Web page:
A top US diplomat yesterday described President Museveni as an “important partner” on security issues and dismissed as “untrue” allegations that Washington is working through the opposition to remove him.
Internal Affairs Minister Hillary Onek recently publicly accused the Obama administration and UK government of being behind the walk-to-work demonstrations to instigate regime change like it happened in North Africa last year. “That allegation is simply not true,” said deputy Secretary of State, Ambassador William Burns.
He added: “Our view is that President Museveni is the democratically-elected President of this country; he has been an important partner on a range of regional security issues; we think that area of cooperation is something we wanna strengthen.”
The official stressed the need to correct what he called “flaws” of the February 18, 2011, elections during future ballots, noting, however, that the past vote was an improvement over previous ones - at least according to international observers’ reports.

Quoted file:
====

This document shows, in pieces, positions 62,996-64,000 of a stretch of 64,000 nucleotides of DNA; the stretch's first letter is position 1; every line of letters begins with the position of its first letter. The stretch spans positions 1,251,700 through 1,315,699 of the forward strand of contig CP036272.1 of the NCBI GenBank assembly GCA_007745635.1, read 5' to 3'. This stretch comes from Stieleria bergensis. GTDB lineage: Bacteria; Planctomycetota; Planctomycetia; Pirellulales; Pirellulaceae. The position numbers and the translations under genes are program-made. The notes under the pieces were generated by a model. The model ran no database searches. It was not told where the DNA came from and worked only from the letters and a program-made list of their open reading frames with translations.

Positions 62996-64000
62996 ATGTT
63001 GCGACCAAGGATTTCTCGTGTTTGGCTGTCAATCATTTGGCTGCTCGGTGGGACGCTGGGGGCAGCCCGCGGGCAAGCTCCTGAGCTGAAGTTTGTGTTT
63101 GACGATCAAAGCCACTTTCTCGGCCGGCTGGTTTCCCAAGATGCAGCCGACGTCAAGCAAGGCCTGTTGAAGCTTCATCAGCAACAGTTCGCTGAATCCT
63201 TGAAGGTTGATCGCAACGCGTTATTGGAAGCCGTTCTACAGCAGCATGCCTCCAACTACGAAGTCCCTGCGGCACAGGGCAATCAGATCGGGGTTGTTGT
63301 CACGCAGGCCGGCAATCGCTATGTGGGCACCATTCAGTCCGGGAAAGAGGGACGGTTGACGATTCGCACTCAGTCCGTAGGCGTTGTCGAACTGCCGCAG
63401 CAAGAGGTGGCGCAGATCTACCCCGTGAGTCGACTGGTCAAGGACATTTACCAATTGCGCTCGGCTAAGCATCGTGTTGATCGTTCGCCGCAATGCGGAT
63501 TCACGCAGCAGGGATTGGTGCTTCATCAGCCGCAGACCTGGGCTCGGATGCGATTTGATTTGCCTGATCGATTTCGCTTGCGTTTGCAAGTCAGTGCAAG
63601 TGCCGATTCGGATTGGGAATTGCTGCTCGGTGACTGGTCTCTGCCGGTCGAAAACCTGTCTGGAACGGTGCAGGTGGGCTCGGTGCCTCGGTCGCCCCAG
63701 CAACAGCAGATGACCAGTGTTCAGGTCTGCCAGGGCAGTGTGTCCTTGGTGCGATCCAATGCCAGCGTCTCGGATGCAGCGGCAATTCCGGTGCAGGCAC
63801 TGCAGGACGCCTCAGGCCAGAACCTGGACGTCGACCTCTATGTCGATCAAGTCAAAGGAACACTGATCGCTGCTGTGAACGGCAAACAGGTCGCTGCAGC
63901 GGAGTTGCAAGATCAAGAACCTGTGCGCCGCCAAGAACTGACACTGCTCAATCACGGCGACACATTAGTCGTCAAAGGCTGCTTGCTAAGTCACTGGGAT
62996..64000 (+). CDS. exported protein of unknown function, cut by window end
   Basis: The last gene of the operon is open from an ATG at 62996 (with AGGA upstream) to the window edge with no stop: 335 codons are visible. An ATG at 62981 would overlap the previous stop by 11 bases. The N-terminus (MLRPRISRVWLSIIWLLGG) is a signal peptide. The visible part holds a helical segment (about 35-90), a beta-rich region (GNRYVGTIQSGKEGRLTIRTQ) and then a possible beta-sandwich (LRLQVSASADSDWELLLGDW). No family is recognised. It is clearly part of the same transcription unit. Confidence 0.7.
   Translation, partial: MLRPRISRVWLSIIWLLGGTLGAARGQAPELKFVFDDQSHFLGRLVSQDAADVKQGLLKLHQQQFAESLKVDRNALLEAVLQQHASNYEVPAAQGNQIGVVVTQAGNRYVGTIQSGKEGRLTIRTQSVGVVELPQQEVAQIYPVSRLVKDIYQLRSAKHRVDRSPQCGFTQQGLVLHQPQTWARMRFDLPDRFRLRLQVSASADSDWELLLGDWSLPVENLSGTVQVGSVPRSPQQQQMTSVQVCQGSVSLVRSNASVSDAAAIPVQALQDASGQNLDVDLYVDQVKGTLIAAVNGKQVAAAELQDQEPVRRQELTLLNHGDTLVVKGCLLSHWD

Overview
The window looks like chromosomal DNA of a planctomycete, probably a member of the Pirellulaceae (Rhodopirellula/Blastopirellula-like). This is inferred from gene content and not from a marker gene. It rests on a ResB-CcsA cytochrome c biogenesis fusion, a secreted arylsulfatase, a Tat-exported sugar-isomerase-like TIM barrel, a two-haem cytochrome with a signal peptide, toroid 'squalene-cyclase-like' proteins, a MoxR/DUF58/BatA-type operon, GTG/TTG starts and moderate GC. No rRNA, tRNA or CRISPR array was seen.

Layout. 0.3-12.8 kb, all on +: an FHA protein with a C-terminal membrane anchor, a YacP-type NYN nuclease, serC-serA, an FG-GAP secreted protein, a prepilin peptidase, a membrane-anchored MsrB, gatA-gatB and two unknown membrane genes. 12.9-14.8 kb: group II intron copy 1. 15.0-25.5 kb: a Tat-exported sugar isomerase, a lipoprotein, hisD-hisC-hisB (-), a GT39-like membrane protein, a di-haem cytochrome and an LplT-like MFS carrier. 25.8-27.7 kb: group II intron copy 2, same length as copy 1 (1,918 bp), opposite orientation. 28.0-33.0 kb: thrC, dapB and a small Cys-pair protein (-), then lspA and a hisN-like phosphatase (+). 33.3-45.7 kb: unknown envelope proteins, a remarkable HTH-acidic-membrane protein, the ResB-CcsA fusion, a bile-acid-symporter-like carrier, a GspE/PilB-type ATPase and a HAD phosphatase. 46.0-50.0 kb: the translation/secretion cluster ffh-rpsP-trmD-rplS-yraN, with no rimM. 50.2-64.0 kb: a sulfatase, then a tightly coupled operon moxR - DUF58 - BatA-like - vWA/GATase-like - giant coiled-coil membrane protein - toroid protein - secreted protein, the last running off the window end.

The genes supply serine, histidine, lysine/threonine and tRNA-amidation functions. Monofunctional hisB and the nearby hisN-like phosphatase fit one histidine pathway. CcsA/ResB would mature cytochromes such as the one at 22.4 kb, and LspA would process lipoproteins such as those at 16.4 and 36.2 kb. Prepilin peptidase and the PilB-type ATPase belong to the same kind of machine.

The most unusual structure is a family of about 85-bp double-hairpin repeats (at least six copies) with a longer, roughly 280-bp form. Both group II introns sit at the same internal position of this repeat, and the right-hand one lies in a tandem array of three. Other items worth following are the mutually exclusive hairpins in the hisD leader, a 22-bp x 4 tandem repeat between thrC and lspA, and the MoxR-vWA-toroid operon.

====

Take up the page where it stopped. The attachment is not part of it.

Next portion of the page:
Ambassador Burns, who is leading a six-man delegation of powerful Washington politicians, including Assistant Secretary of State for African Affairs, Amb. Johnnie Carson, meets President Museveni today to discuss regional security, good governance and government’s obligation to respect of citizens’ fundamental rights.
The United States, he said, whether in Uganda or anywhere in the world will continue to “stand up strongly for respect of human rights, in particular the right to assembly and association”.
Upholding fundamental freedoms
“It is extremely important in any healthy democratic society for people to be able to express themselves and their views peacefully,” he told a press conference for selected journalists at Wagagai Health Centre in Entebbe.
“We are unapologetic about our support for human rights, for rule of law, for good governance which is deeply in the interest of Uganda and a stable democratic system that seeks to build and is in the best interest of its people.”
The government’s acquiescence in the rule of law and the existence of a vibrant media that ably holds government to account are requisite ingredients for strong democratic institutions which insures the future of any country, he said.
Amb. Burns emphasised the importance of institutions over individual leaders and praised Uganda’s “constructive and extra-ordinary” role in helping stabilise Somalia.